We are humans who care for humans

At the start of the parliamentary session, the government announced its intention to decentralize the health system. The Regroupement québécois de médecins pour une decentralization du syste de santé (RQMDSS) expects it to formulate clear orientations and a promising vision for the future of the Quebec health network. What we are currently experiencing is unprecedented in the history of our health system: access to care is crumbling, staff shortages are worsening, emergencies and obstetrics services are closing, clinics are moving away. patients, and regional health services are becoming poorer.

In such a context, we suggest that the government be at the bedside of the system and its actors to listen to them.

Caregivers have long suffered from the hyper-centralized decision-making structure far from the field. If we do not address it quickly as a society, the situation will only get worse, and the social contract between the government, the caregivers and the people cannot be honored.

Hyper-centralization is the lose-lose concept for the patient and the caregiver:

1. Centralization transforms the patient into an accounting object of care which becomes a statistic defining the health policy of tomorrow. This dehumanization takes the caregiver away from his therapeutic ideal for his patient and makes him suffer (see The suffering of caregivers, by Jean-Pierre Béland). The patient, for his part, has the impression of being a number and does not live his experience of care.

2. If the caregiver feels alienated at work and is subject to accountability that does not take into account the human aspect which links him to his patient and which nevertheless contributes to the improvement of the overall health of the latter, he disengages.

3. The disengagement of caregivers from their public system threatens the sustainability and quality of care, in particular for vulnerable populations. This is very clear today when we look at the consequences of sick leave, leaks to the private sector of caregivers and lengthening of the delays for surgeries, examinations and appointments in specialty.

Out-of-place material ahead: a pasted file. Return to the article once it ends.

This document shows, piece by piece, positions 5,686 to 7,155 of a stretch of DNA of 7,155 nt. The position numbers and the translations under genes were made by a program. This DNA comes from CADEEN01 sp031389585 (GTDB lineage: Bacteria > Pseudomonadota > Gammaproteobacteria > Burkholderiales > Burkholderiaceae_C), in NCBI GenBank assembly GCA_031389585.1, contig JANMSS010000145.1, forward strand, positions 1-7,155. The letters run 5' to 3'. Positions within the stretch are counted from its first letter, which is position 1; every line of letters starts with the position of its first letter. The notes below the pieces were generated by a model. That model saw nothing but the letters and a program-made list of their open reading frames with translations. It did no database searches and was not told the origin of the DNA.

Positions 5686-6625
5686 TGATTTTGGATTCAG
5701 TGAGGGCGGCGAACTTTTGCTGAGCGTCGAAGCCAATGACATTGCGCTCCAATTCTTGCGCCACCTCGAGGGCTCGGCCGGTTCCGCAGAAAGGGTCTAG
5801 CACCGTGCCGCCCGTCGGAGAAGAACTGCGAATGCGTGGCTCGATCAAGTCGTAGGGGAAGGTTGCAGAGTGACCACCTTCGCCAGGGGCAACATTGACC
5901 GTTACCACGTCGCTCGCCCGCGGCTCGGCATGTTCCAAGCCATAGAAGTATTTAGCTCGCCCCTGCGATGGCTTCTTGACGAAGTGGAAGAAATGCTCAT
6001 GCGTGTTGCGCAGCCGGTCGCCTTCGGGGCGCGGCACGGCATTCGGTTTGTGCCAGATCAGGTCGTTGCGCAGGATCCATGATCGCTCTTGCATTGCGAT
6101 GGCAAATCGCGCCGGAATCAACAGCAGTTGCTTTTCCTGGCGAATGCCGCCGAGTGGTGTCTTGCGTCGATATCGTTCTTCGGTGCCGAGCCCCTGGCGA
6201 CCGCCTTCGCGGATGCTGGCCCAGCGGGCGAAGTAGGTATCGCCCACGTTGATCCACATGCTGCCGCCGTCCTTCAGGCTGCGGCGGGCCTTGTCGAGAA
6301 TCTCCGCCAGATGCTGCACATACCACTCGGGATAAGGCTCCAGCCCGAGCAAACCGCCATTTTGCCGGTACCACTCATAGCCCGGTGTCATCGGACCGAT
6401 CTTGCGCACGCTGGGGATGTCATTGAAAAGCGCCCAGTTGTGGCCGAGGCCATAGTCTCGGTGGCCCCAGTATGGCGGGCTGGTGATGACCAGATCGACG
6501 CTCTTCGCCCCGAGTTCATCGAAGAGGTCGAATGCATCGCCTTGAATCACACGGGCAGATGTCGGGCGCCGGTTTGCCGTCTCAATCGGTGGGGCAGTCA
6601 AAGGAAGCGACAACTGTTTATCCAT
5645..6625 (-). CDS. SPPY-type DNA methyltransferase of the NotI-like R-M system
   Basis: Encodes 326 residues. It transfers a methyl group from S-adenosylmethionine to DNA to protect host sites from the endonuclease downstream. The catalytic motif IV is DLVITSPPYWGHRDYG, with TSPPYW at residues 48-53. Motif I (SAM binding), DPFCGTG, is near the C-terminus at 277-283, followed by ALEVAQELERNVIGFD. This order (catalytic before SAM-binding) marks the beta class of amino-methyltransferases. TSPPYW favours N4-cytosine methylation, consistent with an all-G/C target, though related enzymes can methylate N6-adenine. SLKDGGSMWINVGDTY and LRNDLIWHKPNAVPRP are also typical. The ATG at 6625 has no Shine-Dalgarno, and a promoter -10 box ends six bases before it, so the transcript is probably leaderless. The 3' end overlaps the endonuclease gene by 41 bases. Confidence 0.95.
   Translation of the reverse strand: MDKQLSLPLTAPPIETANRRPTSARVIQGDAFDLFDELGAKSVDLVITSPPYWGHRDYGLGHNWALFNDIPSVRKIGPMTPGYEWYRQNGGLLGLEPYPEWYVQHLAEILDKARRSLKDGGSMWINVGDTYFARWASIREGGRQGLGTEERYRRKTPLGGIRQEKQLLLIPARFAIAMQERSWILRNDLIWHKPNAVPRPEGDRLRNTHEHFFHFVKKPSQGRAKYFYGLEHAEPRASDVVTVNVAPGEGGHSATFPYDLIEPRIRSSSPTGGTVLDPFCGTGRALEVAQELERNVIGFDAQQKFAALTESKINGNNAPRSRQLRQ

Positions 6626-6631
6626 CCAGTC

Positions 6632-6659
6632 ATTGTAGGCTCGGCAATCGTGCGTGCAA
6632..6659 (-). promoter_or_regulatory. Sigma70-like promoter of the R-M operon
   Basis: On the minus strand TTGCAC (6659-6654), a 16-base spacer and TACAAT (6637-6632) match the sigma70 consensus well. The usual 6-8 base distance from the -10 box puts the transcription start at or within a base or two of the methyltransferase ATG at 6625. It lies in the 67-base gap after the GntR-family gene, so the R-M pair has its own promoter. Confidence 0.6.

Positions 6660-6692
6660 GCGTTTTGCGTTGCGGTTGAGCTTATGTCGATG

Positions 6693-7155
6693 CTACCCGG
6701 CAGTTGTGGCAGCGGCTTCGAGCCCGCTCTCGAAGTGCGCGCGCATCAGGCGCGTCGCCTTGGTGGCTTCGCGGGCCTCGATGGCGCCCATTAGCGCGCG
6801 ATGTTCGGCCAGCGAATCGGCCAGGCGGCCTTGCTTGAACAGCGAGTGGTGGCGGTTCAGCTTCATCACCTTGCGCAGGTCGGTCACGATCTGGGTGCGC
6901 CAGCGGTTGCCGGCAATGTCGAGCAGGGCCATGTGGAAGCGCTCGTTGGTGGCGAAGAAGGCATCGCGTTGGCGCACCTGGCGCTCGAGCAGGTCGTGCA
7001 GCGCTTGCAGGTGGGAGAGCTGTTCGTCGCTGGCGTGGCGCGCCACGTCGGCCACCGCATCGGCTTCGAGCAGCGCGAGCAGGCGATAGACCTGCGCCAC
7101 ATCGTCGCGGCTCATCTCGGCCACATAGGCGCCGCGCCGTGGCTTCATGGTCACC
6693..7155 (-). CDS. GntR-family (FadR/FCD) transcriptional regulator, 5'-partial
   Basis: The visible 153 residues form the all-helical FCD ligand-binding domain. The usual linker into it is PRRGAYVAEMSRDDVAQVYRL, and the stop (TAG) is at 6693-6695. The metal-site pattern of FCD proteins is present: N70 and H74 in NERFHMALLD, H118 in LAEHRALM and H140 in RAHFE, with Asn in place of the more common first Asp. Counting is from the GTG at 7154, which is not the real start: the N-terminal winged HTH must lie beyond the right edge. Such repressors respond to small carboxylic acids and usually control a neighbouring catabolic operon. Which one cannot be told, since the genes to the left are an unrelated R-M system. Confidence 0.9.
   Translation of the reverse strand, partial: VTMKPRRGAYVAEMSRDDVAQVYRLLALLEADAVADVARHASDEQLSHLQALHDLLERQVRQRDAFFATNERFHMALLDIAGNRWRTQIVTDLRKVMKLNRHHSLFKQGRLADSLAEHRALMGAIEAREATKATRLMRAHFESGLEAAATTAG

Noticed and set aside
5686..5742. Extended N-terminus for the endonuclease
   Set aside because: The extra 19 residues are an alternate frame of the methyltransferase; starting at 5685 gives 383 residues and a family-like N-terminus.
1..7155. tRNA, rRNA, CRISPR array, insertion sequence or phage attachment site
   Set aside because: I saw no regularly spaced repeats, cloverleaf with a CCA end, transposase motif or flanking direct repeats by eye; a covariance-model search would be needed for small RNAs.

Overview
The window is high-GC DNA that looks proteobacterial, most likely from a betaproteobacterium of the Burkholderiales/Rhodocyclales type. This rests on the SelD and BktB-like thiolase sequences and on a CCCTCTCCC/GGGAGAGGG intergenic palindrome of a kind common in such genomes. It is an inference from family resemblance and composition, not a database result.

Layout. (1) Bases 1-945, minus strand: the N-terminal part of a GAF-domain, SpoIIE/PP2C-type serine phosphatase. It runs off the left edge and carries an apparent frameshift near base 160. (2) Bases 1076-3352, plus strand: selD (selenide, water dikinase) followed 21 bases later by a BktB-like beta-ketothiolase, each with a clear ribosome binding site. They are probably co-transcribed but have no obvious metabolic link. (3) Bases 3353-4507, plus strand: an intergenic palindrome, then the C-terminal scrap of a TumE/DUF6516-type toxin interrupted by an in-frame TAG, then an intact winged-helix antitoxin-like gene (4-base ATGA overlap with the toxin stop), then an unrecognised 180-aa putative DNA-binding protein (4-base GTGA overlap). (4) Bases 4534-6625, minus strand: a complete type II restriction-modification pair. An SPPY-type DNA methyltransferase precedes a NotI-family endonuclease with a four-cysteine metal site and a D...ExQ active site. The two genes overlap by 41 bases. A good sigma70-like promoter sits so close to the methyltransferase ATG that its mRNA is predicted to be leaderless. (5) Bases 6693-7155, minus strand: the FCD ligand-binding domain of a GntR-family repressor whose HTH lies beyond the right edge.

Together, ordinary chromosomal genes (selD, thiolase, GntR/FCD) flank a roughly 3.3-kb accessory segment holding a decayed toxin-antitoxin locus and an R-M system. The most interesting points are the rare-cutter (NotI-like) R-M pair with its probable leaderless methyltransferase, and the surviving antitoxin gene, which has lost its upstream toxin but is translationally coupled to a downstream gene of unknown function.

When we know that the careers of caregivers are largely based on a human vocation, this systemic dehumanization makes no sense. We must revalue this vocation for the future of our professions and to protect patients.

From this perspective, we cannot support centralizing initiatives, such as Bill 11, which would encourage family physicians to go faster and faster with their patients, to meet quantitative criteria without considering the complexity of the human bond. If the bill is accepted as is, the very essence of their practice would then be called into question; for example, doctors will no longer be able to take care of all the members of the same family since the government will decide which patient should be seen here or there.

If the government wishes to improve access to health services in Quebec, it should not be through ancillary control measures and a strengthening of the centralization of management in the health network. On the contrary, we encourage it to bring back a local governance in each hospital, and to deploy, in consultation with the actors in the field, a decentralized first line and on a human scale.

The RQMDSS is fully prepared to actively participate in the search for positive solutions to rehumanize the Quebec health system.

We believe that decentralization is the essential path we must take to take care of patients and their caregivers, and to bring people back to the heart of the care process.

* Other signatories: Marie-Claude Blouin, Ruth Vander Stelt, Félix Le-Phat-Ho, Michel Desjardins, Daniel Kaud, Sylvain Genest.

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